A Centers for Disease Control and Prevention (CDC) study published yesterday in Morbidity and Mortality Weekly Report suggests that implementation and enforcement of COVID-19 mitigation measures in Arizona may have slowed spread of the virus 2 weeks later and slashed it roughly 75% over the summer.
On Mar 11, Arizona declared a public health emergency, which included school closures, 50-person limits on gatherings, bans on indoor restaurant dining, and the shuttering of bars, gyms, and movie theaters.
From Apr 1 to May 15, while stay-at-home orders were in place, 154 to 443 daily COVID-19 cases were reported. From Apr 29 to May 11, Arizona officials began a phased reopening of stores, salons, and barbershops and allowed indoor restaurant dining. Stay-at-home orders were lifted on May 15. The Arizona Department of State Health Services (ADSHS) continued to monitor coronavirus patient demographics, community transmission, and hospital capacities.
From Jun 1 to 15, average daily case numbers rose from 808 to 2,026, a 151% increase that prompted local officials to begin instituting and enforcing city and county face covering mandates, affecting about 85% of state residents, on Jun 17.
At that time, state officials also began recommending physical distancing; limiting public events to 50 people; requiring symptom screening at businesses operating at a physical site; closing bars, gyms, movie theaters, water parks, and recreational tubing facilities in counties with COVID-19 cases; limiting indoor restaurant capacity to 50%, with 6 feet between tables; restricting movement outside the home; and asking residents of areas not affected by mandates to stay home and wear face coverings.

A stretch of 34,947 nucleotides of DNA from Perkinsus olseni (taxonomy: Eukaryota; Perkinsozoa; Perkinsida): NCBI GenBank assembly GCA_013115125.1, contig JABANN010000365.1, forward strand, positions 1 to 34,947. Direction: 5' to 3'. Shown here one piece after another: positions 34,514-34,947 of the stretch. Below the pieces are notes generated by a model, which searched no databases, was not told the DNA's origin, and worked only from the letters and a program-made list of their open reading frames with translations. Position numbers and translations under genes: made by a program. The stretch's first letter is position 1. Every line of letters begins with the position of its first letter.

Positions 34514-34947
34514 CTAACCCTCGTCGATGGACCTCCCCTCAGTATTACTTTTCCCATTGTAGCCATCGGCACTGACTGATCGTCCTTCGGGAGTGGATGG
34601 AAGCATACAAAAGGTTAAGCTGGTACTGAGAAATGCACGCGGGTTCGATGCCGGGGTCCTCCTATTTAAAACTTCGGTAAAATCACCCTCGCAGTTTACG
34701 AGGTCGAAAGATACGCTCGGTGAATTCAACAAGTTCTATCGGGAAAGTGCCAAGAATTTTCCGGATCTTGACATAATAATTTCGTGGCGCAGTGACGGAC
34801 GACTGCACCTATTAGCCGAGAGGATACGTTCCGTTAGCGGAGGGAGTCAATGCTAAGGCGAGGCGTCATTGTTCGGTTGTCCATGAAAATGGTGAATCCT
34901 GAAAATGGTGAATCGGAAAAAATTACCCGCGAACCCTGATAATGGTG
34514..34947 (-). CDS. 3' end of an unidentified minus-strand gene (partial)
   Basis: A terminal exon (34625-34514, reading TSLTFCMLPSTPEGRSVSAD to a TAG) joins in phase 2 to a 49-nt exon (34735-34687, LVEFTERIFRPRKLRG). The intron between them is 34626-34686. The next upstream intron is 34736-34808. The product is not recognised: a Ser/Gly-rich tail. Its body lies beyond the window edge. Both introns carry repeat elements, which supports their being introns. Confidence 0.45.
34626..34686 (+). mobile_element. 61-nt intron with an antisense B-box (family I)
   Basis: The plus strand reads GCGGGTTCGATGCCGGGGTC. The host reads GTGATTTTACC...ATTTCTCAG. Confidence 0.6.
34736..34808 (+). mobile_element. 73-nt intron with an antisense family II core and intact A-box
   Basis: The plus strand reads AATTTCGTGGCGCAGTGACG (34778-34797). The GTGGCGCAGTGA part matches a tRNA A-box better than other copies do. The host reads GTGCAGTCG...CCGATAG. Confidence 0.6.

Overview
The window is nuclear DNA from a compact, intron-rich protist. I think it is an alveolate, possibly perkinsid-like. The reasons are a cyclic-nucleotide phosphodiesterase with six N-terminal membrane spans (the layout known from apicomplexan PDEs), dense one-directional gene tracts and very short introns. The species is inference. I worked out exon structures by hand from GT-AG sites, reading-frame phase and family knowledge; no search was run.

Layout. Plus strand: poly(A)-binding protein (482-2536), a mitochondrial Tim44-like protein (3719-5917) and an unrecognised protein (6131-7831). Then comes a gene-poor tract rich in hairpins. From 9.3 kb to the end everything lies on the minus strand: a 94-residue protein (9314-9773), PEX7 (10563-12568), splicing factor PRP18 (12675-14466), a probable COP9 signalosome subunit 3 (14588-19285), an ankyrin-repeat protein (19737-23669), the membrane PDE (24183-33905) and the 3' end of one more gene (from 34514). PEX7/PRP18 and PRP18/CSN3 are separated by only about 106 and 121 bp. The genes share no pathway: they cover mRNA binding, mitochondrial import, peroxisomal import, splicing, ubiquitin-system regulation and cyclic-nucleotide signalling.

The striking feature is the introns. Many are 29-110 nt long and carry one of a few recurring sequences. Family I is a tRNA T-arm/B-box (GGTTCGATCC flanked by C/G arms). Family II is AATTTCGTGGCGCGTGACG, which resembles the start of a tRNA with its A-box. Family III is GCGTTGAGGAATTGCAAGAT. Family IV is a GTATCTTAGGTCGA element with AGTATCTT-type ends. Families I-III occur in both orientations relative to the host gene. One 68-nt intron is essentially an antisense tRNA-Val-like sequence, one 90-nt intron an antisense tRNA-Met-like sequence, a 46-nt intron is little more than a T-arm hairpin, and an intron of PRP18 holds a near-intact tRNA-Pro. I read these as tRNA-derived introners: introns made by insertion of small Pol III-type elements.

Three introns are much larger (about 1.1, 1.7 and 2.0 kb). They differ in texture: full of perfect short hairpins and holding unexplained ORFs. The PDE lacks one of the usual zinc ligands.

Enhanced virus mitigation measures
Average daily COVID-19 case counts peaked at 4,148 to 4,377 cases from Jun 29 to Jul 2, leveled off to 3,609 to 4,160 cases from Jul 3 to 12, and further dropped roughly 75% from 3,506 cases on Jul 13 to 867 cases on Aug 7. Public health measures were then extended to the end of August to further stem virus transmission.
While the authors, from the CDC and ADSHS, said the public health efforts seemed to have successfully stemmed COVID-19 transmission, they cautioned against inferring that they caused the case count fluctuations, that there was universal compliance with the mitigation measures, or that more populous states would necessarily see the same results.
"Enhanced mitigation measures should be implemented by communities and persons to slow COVID-19 spread, particularly before a vaccine or therapeutic treatment becomes widely available," the authors wrote. "State, local, and tribal officials are best positioned to continually monitor data and collaborate to determine the level and types of enhanced mitigation required."